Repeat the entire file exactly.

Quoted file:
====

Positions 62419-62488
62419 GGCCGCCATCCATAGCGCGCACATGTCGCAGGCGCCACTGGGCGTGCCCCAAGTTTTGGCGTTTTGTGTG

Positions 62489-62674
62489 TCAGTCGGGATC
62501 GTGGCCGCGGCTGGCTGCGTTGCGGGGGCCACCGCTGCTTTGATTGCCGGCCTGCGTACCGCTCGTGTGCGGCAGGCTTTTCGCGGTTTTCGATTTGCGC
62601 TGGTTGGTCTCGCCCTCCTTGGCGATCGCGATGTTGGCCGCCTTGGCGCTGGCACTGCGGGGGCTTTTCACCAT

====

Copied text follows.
Positions 62419-62488
62419 GGCCGCCATCCATAGCGCGCACATGTCGCAGGCGCCACTGGGCGTGCCCCAAGTTTTGGCGTTTTGTGTG

Positions 62489-62674
62489 TCAGTCGGGATC
62501 GTGGCCGCGGCTGGCTGCGTTGCGGGGGCCACCGCTGCTTTGATTGCCGGCCTGCGTACCGCTCGTGTGCGGCAGGCTTTTCGCGGTTTTCGATTTGCGC
62601 TGGTTGGTCTCGCCCTCCTTGGCGATCGCGATGTTGGCCGCCTTGGCGCTGGCACTGCGGGGGCTTTTCACCAT